Always Thinking About War
by James Glaser
March 26, 2016
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Believe me, it is not by choice. Today, it just started raining real hard, and it made me think about hiding out in a Conex Box for two days in Phu bi when I was living in a cemetery next the CB‘s compound during a monsoon rain in South Vietnam toward the end of 1968.

Why? Why after all these years does that jump out at me?

The other morning I was sitting out in my vegetable garden just looking at the beans that were just coming up out of the ground the last few days. The birds were singing, the sun was coming up, and as I glanced at the sun through the trees, I started to get scared for just a minute. I had to remember where I was, and more importantly where I wasn‘t.

I just hate to be around playgrounds. The high pitched screaming of little girls having fun makes me remember coming around a corner in Hue, just as a young girl discovered the dead body of her mother, and she had that same high pitched scream. It looked like her mother had been dead for a long time. I have no idea of how she was killed, but she was not the only body lying there.

Decades later, and it seems as though every day that time in the war zone jumps out at me. It might be just for a minute, or it might bum me out for hours, but I know it is right there waiting for something to trigger it.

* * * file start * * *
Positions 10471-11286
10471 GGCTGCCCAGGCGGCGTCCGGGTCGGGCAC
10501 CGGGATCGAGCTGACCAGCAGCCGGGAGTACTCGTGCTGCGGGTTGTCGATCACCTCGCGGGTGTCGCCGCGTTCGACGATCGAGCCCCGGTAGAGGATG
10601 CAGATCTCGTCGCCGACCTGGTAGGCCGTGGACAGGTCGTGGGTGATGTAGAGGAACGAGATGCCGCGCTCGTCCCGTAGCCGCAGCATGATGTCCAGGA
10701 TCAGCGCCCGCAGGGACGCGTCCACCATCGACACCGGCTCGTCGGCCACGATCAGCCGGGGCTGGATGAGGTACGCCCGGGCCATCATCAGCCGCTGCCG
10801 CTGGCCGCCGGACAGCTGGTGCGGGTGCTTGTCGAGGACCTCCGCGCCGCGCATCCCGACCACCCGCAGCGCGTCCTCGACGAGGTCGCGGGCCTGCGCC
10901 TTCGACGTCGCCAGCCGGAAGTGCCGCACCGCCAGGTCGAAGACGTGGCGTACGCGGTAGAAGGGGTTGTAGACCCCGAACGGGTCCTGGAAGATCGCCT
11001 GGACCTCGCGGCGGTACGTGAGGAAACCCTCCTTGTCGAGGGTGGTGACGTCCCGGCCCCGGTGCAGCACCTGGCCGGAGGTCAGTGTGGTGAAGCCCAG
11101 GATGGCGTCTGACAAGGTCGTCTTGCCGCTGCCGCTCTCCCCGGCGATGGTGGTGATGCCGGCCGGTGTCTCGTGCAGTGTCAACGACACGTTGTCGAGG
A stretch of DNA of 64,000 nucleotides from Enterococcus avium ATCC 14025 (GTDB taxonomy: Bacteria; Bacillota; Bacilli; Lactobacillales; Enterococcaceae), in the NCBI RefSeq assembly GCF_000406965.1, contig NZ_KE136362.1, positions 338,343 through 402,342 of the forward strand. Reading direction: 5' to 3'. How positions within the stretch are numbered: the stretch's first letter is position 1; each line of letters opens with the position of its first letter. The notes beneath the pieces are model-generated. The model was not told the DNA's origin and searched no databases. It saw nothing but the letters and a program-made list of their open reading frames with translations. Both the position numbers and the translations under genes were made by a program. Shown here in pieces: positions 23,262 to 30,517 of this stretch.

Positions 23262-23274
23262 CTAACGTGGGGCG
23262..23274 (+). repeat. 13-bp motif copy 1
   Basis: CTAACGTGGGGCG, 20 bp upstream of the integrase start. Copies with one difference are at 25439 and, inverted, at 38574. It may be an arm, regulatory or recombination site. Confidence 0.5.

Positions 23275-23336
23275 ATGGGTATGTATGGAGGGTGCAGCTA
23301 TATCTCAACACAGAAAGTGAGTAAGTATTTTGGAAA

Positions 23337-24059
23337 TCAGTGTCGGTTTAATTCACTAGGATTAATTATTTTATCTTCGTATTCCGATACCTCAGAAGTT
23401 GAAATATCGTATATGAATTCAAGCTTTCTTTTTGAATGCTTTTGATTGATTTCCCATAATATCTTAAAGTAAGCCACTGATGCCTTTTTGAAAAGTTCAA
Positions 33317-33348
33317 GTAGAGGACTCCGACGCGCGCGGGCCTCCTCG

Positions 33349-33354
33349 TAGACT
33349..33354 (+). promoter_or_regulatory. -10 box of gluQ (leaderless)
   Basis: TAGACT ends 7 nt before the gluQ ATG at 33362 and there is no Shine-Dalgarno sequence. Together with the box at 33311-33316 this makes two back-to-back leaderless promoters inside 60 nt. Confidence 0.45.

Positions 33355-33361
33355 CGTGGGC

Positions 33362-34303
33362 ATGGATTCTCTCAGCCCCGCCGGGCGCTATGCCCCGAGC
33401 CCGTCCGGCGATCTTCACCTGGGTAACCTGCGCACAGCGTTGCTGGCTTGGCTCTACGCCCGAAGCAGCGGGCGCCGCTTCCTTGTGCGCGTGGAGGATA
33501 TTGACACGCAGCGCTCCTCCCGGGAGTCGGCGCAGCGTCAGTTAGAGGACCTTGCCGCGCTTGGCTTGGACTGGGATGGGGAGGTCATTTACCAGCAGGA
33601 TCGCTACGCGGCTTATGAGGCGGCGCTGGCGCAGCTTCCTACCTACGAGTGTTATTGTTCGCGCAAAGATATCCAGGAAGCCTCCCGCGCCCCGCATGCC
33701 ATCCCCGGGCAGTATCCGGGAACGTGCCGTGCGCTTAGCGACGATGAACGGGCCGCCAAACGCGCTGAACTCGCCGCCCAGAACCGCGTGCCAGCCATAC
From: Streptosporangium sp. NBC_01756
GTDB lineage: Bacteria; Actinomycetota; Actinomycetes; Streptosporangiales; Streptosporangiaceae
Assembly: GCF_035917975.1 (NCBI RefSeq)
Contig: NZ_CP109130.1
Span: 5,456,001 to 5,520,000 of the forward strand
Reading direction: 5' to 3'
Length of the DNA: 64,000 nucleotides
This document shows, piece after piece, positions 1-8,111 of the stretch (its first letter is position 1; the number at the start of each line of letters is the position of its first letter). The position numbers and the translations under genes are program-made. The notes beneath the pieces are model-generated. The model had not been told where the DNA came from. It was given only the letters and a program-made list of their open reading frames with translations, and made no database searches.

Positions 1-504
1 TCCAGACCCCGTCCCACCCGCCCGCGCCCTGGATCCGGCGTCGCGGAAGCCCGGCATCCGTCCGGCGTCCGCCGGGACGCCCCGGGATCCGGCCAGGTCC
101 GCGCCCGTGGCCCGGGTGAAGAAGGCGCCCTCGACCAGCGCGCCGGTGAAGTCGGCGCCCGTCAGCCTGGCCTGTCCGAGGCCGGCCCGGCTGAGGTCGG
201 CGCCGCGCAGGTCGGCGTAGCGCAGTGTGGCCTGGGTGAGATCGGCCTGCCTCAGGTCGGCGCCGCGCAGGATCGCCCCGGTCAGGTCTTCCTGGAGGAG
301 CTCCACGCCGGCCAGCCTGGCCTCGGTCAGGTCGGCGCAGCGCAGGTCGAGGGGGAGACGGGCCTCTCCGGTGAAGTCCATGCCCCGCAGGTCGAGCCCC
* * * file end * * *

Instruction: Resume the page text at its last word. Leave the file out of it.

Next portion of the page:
Yeah, I know I‘m not the only one. There are thousands if not millions of veterans who have their own memories springing out, and it is never good. I have done all the VA counseling and in-house and day treatment programs they have, and while they helped with some things, they did nothing for taking away the memories.

War really sucks. I used to think that “good wars” would be different, and being a Marine on some South Pacific island would be different than being a Marine in Vietnam. But now, after talking to so many WWII Marines, I know it makes no difference. I asked those guys if they at least felt better because they won their war, and they were actually protecting our homeland. Most said the horror of war does not allow those fighting it to feel like a winner—survivor, yes, winner, no.

So, I look out the window, and the rain is making everything look lush and green, and I remember all that stuff is in the past. At least until tomorrow.

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